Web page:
The principle of representation upon which the popular chambers rest is essentially the same almost everywhere, namely, apportionment according to the population, often with some regard to geographical division, and choice by district ticket, rather than the apportionment according to classes of voters and choice by general ticket. A striking exception with respect to the principle of apportionment strictly according to population is afforded by the State of Connecticut. The ratio of representation varies greatly. In the Congress of the United States it is one representative to every 194,000 inhabitants, in the German Empire one to every 131,000, in Great Britain and Ireland (on an average) one to every 63,000, in France one to every 100,000, in Mexico one to every 40,000, and in Switzerland one to every 20,000. There is a great diversity with respect to the principles of representation in the upper houses of the legislatures. In general, the representation is of classes or of territorial divisions. In the United States, France, Switzerland, Mexico, and Brazil, the Upper House represents the individual States or the larger administrative units. In all of these except France the principle is equality of representation without respect to size or population of the area represented. In Great Britain, Spain, Portugal, Italy, Austria, and Hungary the principle of class representation predominates, or, to speak more accurately, no general principle of representation exists. Germany has as a part of its legislature a body, known as the Bundesrat, which though in one sense an upper house, at the same time resembles a meeting of diplomatic representatives of the several States of the Empire.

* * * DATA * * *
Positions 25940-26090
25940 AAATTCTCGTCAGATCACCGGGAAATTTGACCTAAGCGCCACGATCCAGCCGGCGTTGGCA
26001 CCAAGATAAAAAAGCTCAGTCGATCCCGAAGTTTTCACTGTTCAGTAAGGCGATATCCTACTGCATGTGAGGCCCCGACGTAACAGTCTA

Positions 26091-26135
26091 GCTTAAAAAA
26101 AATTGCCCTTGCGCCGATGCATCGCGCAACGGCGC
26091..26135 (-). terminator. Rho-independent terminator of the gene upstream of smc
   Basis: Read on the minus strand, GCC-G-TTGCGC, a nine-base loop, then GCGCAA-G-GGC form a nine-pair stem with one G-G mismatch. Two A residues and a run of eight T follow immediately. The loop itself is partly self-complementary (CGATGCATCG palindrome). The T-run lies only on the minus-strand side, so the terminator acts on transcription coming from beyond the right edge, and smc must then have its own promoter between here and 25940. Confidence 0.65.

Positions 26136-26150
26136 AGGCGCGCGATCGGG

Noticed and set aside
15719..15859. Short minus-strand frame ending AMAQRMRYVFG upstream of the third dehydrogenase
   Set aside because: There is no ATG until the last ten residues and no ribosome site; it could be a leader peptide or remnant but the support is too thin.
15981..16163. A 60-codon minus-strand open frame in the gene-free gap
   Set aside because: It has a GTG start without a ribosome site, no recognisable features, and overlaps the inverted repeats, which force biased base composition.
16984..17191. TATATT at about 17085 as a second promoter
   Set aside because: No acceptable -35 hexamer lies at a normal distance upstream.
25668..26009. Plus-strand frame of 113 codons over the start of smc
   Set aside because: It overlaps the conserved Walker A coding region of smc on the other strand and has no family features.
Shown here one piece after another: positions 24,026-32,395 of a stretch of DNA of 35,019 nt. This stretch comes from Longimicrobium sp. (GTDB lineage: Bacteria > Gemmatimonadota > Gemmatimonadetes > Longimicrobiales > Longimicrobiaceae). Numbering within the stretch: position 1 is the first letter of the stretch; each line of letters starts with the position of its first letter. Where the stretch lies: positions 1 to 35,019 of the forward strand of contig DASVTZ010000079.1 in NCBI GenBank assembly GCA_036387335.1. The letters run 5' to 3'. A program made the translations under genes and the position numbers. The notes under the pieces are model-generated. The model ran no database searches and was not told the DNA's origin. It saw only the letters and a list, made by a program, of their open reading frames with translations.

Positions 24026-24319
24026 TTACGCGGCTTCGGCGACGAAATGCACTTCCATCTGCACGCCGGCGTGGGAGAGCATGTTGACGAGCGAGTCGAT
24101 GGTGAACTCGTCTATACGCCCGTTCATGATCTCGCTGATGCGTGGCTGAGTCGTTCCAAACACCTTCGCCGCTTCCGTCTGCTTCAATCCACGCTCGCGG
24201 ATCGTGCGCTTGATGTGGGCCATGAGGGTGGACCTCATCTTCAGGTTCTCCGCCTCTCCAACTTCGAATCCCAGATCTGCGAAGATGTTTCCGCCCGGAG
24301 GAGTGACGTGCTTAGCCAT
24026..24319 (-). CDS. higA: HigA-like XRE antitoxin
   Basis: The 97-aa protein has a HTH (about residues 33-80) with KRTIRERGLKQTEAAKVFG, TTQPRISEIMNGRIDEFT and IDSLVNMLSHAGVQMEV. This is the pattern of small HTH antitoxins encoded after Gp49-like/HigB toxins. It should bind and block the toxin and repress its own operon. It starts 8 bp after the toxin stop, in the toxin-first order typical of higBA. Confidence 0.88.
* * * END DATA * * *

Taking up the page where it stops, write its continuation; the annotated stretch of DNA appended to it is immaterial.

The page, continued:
The source from which the legislatures proceed is now substantially the same everywhere in the case of the lower houses, namely, universal manhood suffrage. To this rule there are exceptions, as in Italy, where a complex system of qualifications (education, tax, rent) prevails; in Great Britain, where there is a household lodger franchise; and in the Netherlands, where the payment of a direct tax is required. So far as the upper houses are concerned, there is considerable variety in the source from which they proceed. In the United States and France the Upper House is chosen by indirect election; in Mexico, the Commonwealth of Australia, and Brazil it is chosen by direct election; in Germany and Switzerland it is appointed by the local governments. The British House of Lords consists of peers of the blood royal, English bishops, English peers (hereditary and created by the sovereign), Scotch representative peers (elected for duration of Parliament), and Irish representative peers (elected for life). The constitution of the Austrian Herrenhaus and of the Hungarian Table of Magnates is in the main very similar to that of the British House of Lords. The composition of the Prussian Herrenhaus is somewhat more complex than that of the Austrian; included in its members are representatives of the large cities and of the universities. The Senate in Italy is composed of princes of the royal house and of an unlimited number of peers, nominated by the King for life. The members of the Senate of the Dominion of Canada are appointed for life by the Governor-General. Among the Commonwealths of the American Union the source of both houses is popular election.